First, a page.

Aspects of the reproduction of male and female African penguins (Spheniscus demersus) with special reference to sperm biology and cryopreservation
Mafunda, Patrick Siyambulela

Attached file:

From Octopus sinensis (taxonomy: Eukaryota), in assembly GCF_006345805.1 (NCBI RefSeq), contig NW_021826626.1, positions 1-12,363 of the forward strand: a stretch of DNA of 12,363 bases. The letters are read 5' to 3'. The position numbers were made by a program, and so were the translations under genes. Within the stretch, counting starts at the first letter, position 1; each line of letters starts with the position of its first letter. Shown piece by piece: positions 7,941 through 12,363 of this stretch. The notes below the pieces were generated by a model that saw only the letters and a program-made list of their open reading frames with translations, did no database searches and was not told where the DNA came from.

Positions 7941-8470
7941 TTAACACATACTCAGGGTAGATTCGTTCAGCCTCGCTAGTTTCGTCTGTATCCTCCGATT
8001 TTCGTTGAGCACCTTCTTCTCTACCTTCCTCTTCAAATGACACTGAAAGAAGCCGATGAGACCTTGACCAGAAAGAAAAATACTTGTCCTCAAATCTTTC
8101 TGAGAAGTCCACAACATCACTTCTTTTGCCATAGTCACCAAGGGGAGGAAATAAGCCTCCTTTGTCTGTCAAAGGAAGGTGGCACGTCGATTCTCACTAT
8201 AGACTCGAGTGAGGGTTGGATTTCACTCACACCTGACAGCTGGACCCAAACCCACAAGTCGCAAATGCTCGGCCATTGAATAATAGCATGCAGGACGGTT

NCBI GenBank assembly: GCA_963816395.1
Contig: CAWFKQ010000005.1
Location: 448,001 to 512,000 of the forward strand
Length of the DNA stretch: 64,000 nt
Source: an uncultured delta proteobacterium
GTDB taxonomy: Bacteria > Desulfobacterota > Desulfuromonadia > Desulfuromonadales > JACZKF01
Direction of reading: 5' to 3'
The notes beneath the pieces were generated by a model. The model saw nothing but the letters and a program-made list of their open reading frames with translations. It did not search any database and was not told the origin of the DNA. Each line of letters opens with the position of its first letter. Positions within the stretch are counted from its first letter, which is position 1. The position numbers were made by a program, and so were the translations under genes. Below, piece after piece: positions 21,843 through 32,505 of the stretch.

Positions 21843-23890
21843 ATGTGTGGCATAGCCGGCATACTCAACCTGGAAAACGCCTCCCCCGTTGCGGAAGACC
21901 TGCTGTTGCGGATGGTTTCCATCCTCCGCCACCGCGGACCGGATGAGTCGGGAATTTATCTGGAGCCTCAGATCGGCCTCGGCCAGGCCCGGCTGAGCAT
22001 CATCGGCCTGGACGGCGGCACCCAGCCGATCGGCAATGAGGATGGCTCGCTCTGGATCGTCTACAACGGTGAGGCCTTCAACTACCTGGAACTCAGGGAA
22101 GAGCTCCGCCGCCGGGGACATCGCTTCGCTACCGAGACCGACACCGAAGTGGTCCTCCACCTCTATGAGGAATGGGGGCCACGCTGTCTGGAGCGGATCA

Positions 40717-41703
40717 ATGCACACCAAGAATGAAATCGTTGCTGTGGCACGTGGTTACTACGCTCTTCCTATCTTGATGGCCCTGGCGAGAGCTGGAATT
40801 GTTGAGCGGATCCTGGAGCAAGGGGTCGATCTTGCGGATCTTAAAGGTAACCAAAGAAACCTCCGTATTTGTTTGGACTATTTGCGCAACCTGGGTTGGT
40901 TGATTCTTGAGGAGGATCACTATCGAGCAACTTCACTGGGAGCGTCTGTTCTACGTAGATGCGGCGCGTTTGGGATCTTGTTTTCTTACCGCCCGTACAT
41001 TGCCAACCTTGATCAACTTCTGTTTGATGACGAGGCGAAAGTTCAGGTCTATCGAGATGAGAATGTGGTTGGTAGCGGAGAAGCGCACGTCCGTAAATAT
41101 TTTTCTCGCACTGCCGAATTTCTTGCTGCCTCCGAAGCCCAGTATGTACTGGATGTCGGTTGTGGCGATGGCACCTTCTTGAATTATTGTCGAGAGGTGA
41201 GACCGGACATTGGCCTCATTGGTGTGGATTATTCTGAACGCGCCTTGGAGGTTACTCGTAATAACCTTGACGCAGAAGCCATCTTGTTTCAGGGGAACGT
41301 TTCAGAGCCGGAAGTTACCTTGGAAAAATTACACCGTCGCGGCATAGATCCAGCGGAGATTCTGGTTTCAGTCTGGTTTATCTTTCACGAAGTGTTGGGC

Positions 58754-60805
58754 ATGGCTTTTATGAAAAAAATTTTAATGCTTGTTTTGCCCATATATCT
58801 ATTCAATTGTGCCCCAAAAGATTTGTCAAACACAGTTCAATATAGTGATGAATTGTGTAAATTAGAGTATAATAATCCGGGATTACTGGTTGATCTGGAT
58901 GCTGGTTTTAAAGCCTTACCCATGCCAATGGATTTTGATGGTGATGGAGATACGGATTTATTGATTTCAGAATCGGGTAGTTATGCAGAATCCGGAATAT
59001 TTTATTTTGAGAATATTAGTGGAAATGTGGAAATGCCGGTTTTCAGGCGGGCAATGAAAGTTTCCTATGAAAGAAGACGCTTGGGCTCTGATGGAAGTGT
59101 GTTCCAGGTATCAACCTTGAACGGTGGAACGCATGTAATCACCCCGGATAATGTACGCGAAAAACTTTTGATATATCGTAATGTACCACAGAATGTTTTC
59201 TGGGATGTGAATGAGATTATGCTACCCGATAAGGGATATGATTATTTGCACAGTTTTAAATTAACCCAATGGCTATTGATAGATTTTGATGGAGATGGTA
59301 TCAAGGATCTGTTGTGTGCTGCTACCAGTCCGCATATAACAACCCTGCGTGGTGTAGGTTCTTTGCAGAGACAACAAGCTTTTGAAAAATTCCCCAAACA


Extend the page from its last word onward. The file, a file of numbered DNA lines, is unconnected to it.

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In the marine environment, penguins have been described as curators and serve a critical role in ecological balance. The African penguin (Spheniscus demersus) has undergone a rapid population decline, mainly due to disturbances in their natural habitat. The African penguin was up-listed from vulnerable to endangered on the IUCN Red List for Threatened Species in 2010 and thus urgent conservation action is required. Integral to long-term conservation action of any species is a basic knowledge of its reproductive biology, which is currently lacking for African penguins. The main aim of this investigation was to evaluate techniques for the collection of semen in African penguin and to determine sperm quality in order to cryopreserve sperm for in vitro fertilization (IVF) purposes of captive and wild populations. Semen was collected once a week during two breeding seasons from two captive African penguins. Ejaculates (n=51) were obtained over two breeding seasons (Jan-Feb and Jun-Oct) and evaluated for semen volume, sperm concentration, sperm vitality, sperm motility and sperm morphology. In addition twelve (six females and six males, n=4 were breeding pairs) captive African penguins were monitored for hormone (estradiol, testosterone, progesterone) levels prior to and after the egg-laying period.